Husband of Metella and father to Evelina and Quintus, Caecilius was a marble trader with political ambitions; it was to impress the augur Lucius Petrus Dextrus, that he bought the Tenth Doctor's TARDIS at the market, intending to display it as "modern art".
While initially planning to leave them to suffer the horrors that history had planned for them, the Tenth Doctor was convinced by Donna Noble to intervene and save Caecilius along with his family. As history would not record their survival, the Doctor thus did technically not change history. By early 80, Caecilius and his family had resettled in Rome, and adopted the Tenth Doctor and Donna as their household gods. At this time, Caecilius was finalizing a major business deal with the Egyptians, which would ensure his family's financial security for the rest of their lives. (TV: The Fires of Pompeii)
The Doctor later took on the face of Caecilius when he regenerated into his twelfth incarnation. (TV: The Time of the Doctor) Although unsure why his new face appeared familiar at first (TV: Deep Breath), he came to realise that it was to remind himself that his purpose as the Doctor was to always save people — no matter how impossible or "wrong" it might seem. (TV: The Girl Who Died)
Caecilius's legacy lived on through his descendants, Evie and Maxine, all the way to the year 2020, where his distant relatives (who bore a striking resemblance to his past wife and daughter) conversed via video call during the COVID-19 pandemic. (WC: The Descendants of Pompeii)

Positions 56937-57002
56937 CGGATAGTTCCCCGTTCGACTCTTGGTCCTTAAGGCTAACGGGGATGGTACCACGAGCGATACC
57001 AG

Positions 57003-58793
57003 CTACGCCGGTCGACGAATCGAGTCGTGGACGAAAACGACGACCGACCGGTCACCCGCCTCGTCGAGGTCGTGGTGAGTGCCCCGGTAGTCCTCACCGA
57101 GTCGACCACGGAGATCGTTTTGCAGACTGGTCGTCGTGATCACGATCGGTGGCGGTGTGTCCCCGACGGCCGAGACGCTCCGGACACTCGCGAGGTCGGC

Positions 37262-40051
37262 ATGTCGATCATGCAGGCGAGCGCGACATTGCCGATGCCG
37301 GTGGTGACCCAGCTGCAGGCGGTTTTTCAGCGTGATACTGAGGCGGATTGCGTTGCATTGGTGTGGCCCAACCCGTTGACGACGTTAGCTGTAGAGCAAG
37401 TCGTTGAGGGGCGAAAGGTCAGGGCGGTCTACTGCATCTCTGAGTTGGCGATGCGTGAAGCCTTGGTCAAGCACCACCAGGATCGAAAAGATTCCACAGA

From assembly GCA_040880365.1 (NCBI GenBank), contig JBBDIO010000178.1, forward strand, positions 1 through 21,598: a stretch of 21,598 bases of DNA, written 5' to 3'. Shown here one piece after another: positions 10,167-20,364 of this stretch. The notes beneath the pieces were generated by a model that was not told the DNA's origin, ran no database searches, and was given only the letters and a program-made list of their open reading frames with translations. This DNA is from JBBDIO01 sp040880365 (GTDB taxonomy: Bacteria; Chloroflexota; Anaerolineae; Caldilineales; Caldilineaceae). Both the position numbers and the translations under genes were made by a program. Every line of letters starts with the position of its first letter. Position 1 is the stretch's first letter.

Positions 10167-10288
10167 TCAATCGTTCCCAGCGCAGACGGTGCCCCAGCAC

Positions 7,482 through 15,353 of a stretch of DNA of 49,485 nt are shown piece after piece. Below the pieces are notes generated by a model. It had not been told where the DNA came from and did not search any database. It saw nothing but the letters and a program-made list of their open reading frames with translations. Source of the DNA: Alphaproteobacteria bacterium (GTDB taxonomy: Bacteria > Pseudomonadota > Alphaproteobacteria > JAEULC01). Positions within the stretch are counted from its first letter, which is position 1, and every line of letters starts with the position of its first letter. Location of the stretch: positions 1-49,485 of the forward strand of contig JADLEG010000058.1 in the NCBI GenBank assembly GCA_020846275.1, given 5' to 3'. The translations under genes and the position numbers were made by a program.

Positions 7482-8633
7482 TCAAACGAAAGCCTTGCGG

Behind the scenes
Caecilius is notable for being one of the three characters played by Peter Capaldi within televised Doctor Who media, along with the Twelfth Doctor and John Frobisher. In the Torchwood Declassified episode Cracking Children of Earth, Russell T Davies suggested that, since they are played by the same actor, John Frobisher may be a descendant of Lobus.
The name game
This character's surname was — by Russell T Davies' admission in The Italian Job — derived from books in the Cambridge Latin Course, elementary Latin books about real, historical people. For this reason, it is frequently asserted that this character is meant to be a "celebrity historical character" in the vein of Charles Dickens or Agatha Christie. Many people, including at least one official merchandise licensee, believe that this character is supposed to be the historical Lucius Caecilius Iucundus.
Though this theory is both plausible and beguiling, the script actually names him Lobus Caecilius; the words "Lucius" or "Iucundus" are never used in connection with Capaldi's character. In The Italian Job, the production team specifies that they merely took the names from Cambridge Latin Course books: as Phil Collinson confirmed, "It's all in [the Cambridge Latin Course] — in terms of the names". But it was not the authorial intent that this character or his family be an attempt at recreation of historical figures. Instead, Davies characterised the use of the name "Caecilius" as a gag, supporting the many other broad Latin gags in the episode, similar to those found in his beloved Asterix comics.